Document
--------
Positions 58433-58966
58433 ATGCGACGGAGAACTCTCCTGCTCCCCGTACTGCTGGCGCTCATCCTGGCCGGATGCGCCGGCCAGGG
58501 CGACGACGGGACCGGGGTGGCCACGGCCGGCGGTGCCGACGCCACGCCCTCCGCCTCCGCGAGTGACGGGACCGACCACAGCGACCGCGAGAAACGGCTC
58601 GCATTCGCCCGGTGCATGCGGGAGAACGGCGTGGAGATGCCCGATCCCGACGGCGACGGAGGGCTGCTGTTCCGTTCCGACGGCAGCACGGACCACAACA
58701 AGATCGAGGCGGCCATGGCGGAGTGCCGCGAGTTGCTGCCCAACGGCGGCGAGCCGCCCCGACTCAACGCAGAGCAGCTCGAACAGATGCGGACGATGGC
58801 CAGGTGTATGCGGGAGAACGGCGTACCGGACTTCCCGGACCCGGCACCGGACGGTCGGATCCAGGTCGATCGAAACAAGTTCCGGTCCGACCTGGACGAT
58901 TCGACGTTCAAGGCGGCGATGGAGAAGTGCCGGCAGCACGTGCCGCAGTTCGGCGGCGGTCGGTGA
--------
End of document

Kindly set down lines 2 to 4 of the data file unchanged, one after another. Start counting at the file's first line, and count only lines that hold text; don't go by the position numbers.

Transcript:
58433 ATGCGACGGAGAACTCTCCTGCTCCCCGTACTGCTGGCGCTCATCCTGGCCGGATGCGCCGGCCAGGG
58501 CGACGACGGGACCGGGGTGGCCACGGCCGGCGGTGCCGACGCCACGCCCTCCGCCTCCGCGAGTGACGGGACCGACCACAGCGACCGCGAGAAACGGCTC
58601 GCATTCGCCCGGTGCATGCGGGAGAACGGCGTGGAGATGCCCGATCCCGACGGCGACGGAGGGCTGCTGTTCCGTTCCGACGGCAGCACGGACCACAACA